Jerome always closed the door immediately when he entered, for Ozias dreaded a draught, having an inclination to rheumatism, and being also chilly, like most who sit at their labor. Then he would seat himself on a stool, and close shoes, and listen when his uncle talked, as he did constantly when once warmed to it. The little room was lighted by a whale-oil lamp on the wall. On some nights the full moonlight streamed in the three windows athwart the lamp-light. The room got hotter and closer. Ozias now and then, as he talked, motioned Jerome, who put another stick of wood in the stove. The whole atmosphere, spiritual and physical, seemed to grow combustible, and as if at any moment a word or a thought might cause a leap into flame. A spirit of anarchy and revolution was caged in that little close room, bound to a shoemaker's bench by the chain of labor for bread. The spirit was harmless enough, for its cage and its chain were not to be escaped or forced, strengthened as they were by the usage of a whole life. Ozias Lamb would deliver himself of riotous sentiments, but on that bench he would sit and peg shoes till his dying day. He would have pegged there through a revolution.

Jerome's eyes would gleam with responsive fire when his uncle, his splendid forehead flushing and swelling with turbid veins, said, in that dry voice of his, which seemed to gain in force without being raised into clamor: "What right has one man with the whole purse, while another has not a penny in his pocket? What right has one with the whole loaf, while another has a crumb? What right has one man with half the land in the village, while another can hardly make shift to earn his grave?"

Ozias would pause a second, then launch out with new ardor, as if Jerome had advanced an opposite argument. "Born with property, are they--inherited property? One man comes into the world with the gold all earned, or stolen--don't matter which--waiting for him. Shoes all made for him, no peggin' for other folks; carpets to walk on, sofas to lay on, china dishes to eat off of. Everything is all complete; don't make no odds if he's a fool, don't make no odds if he 'ain't no more sense of duty to his fellow-beings than a pig, it's all just as it should be. Everybody is cringin' an' bowin' an' offerin' a little more to the one that's got more than anybody else. It's 'Take a seat here, sir--do; this is more comfortable,' when he's set on feather cushions all day. There'll be a poor man standin' alongside that 'ain't had a chance to set down since he got out of bed before daylight, every bone in him achin'--stiff. There ain't no extra comfortable chairs pointed out to him. Lord, no! If there happens to be the soft side of a rock or a plank handy, he's welcome to take it; if there ain't, why let him keep his standin'; he's used to it. I tell ye, it's them that need to whom it should be given, and not them that's got it already. I tell ye, the need should always regulate the supply.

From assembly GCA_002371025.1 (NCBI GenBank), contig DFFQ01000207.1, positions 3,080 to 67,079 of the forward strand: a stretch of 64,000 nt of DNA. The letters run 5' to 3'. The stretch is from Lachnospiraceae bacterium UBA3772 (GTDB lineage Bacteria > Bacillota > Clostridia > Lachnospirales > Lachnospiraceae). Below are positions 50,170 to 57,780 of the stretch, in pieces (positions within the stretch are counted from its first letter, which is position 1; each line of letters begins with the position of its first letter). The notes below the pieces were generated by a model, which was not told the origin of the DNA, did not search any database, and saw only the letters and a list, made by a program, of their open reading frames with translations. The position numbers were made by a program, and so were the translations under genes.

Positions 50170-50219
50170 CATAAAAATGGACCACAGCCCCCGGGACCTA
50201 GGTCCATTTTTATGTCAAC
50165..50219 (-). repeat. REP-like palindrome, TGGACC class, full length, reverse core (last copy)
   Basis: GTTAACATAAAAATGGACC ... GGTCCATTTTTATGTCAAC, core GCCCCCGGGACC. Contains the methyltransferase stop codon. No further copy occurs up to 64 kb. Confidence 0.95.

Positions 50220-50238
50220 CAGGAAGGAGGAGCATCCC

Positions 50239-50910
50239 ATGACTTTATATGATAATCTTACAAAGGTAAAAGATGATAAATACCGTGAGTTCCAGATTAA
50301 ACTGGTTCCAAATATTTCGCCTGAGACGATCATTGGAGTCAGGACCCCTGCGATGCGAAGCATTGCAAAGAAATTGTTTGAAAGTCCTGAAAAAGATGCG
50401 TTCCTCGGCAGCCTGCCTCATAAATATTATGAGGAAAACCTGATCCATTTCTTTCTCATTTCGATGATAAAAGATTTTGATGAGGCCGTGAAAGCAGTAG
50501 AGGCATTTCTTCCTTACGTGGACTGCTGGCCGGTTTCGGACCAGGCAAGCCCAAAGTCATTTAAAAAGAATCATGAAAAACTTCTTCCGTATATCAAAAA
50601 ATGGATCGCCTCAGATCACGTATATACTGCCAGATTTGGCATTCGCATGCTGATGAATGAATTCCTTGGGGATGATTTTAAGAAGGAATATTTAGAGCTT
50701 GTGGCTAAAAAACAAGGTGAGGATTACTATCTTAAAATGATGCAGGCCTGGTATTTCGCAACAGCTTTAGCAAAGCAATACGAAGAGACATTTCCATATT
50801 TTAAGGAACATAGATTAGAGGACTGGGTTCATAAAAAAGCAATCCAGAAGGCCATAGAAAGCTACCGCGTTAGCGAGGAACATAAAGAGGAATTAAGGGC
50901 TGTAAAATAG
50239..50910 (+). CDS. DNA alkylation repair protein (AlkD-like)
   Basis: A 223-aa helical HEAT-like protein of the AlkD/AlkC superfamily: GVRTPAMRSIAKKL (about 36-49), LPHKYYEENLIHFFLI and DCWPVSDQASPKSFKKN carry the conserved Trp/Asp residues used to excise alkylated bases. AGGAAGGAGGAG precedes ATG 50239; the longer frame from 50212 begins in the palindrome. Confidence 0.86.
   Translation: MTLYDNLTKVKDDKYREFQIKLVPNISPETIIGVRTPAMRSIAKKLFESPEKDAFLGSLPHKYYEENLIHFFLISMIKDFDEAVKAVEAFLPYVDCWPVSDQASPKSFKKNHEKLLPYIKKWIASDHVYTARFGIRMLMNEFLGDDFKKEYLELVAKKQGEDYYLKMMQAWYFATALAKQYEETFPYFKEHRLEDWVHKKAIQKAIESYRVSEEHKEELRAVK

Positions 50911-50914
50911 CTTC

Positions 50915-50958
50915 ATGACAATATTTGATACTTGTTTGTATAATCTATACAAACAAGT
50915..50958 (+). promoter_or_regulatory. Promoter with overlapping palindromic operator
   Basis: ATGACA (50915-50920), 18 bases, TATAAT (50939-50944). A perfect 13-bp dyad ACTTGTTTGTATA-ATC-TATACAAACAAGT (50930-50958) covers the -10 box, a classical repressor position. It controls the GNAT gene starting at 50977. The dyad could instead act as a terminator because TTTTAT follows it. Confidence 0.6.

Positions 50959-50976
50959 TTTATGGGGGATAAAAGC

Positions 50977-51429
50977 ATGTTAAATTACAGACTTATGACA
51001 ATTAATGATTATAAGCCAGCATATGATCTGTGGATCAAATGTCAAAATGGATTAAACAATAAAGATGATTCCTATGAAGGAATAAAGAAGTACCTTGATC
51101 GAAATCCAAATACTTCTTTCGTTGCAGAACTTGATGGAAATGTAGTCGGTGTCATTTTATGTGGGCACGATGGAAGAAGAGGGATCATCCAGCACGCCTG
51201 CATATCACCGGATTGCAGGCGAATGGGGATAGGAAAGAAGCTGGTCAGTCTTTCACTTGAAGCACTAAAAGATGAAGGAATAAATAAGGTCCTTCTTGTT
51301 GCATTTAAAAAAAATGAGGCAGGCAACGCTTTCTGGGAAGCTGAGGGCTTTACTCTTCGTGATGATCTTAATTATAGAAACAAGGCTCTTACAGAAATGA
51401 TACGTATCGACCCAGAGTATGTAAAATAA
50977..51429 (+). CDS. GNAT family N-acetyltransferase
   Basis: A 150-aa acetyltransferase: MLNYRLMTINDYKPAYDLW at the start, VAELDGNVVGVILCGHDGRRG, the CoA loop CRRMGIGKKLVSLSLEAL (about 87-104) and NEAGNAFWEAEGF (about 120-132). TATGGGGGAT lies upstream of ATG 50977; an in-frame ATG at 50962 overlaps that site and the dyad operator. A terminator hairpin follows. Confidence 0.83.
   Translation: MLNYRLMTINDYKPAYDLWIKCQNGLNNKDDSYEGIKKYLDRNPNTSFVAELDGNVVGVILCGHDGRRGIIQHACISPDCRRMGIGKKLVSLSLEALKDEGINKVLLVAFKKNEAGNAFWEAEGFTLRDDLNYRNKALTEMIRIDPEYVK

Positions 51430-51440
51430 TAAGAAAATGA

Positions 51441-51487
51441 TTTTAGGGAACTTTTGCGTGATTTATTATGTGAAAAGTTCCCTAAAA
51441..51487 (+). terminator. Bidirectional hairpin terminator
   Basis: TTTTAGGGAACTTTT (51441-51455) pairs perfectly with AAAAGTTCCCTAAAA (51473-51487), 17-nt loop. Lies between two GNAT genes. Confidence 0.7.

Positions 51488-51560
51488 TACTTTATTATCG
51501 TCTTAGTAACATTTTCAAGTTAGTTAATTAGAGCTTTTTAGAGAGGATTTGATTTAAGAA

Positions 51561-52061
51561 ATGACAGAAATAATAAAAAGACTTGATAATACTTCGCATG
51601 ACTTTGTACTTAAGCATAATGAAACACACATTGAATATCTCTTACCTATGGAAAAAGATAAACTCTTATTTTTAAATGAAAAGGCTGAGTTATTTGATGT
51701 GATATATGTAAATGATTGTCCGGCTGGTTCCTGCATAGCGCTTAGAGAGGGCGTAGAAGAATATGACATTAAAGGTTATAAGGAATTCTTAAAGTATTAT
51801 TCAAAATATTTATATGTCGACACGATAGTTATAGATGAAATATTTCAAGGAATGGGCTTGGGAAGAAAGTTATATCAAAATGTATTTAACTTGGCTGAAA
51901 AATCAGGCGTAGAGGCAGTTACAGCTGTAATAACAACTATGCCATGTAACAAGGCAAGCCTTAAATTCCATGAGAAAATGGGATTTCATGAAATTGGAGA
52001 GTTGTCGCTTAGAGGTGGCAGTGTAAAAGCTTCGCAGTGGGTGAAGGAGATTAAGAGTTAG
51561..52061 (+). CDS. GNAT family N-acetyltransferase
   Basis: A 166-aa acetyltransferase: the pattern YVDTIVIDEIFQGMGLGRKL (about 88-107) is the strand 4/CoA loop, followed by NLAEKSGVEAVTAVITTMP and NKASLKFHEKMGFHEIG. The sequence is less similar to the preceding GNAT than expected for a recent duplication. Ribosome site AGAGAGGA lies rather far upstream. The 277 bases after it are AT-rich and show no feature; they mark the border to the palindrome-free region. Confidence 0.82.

"I tell ye, J'rome, balance-wheels an' seesaws an' pendulums wa'n't give us for nothin' besides runnin' machinery and clocks. Everything on this earth means somethin' more'n itself, if we could only see it. They're symbols, that's what they be, an' we've got to work up from a symbol that we see to the higher thing that we don't see. Most folks think it's the other way, but it ain't.

"Now, J'rome, you look at that old clock there; it was one that b'longed to old Peter Thomas. I bought it when he broke up an' went to the poorhouse. Doctor Prescott he foreclosed on him 'bout ten years ago--you don't remember. He had his old house torn down, an' sowed the land down to grass. I s'pose I paid more'n the clock was worth, but I guess it kept the old man in snuff an' terbaccer a while. Now you look at that clock; watch that pendulum swingin'. Now s'pose we say the left is poverty--the left is the place for the goats an' the poor folks that poverty has made goats; an' the right is riches. See it swing, do ye? It don't no more'n touch poverty before it's rich; it don't get time to starve an' suffer. It don't no more'n touch riches before it's poor; it don't have time to forget, an' git proud an' hard. I tell ye, J'rome, it ain't even division we're aimin' at; we can't keep that if we get it till we're dead; it's--balance. We want to keep the time of eternity, jest the way that clock keeps the time of day."

Jerome looked at the clock and the pendulum swinging dimly behind a painted landscape on the glass door, and never after saw one without his uncle's imagery recurring to his mind. Always for him the pendulum swung into the midst of a cowering throng of beggars on the left, and into a band of purple-clad revellers on the right. Somehow, too, Doctor Seth Prescott's face always stood out for him plainly among them in purple.

Always, sooner or later, Ozias Lamb would seize Doctor Prescott and Simon Basset as living illustrations and pointed examples of the social wrongs. "Look at them two men," he would say, "to come down to this town; look at them. You've heard about cuttle-fishes, J'rome, 'ain't ye?"